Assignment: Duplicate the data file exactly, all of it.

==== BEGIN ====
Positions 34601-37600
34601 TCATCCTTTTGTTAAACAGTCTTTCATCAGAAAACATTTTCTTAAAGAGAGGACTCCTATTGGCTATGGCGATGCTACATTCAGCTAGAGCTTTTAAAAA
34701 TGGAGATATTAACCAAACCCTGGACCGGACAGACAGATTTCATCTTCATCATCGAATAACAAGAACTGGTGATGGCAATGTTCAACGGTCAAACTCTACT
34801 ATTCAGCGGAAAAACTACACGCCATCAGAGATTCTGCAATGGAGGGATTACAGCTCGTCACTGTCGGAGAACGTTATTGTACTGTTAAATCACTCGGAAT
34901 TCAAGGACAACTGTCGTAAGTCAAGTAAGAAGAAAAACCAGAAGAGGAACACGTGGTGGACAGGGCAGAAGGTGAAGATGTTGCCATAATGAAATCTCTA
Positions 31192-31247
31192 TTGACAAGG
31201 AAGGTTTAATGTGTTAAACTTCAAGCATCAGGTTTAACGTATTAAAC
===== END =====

Positions 34601-37600
34601 TCATCCTTTTGTTAAACAGTCTTTCATCAGAAAACATTTTCTTAAAGAGAGGACTCCTATTGGCTATGGCGATGCTACATTCAGCTAGAGCTTTTAAAAA
34701 TGGAGATATTAACCAAACCCTGGACCGGACAGACAGATTTCATCTTCATCATCGAATAACAAGAACTGGTGATGGCAATGTTCAACGGTCAAACTCTACT
34801 ATTCAGCGGAAAAACTACACGCCATCAGAGATTCTGCAATGGAGGGATTACAGCTCGTCACTGTCGGAGAACGTTATTGTACTGTTAAATCACTCGGAAT
34901 TCAAGGACAACTGTCGTAAGTCAAGTAAGAAGAAAAACCAGAAGAGGAACACGTGGTGGACAGGGCAGAAGGTGAAGATGTTGCCATAATGAAATCTCTA
Positions 31192-31247
31192 TTGACAAGG
31201 AAGGTTTAATGTGTTAAACTTCAAGCATCAGGTTTAACGTATTAAAC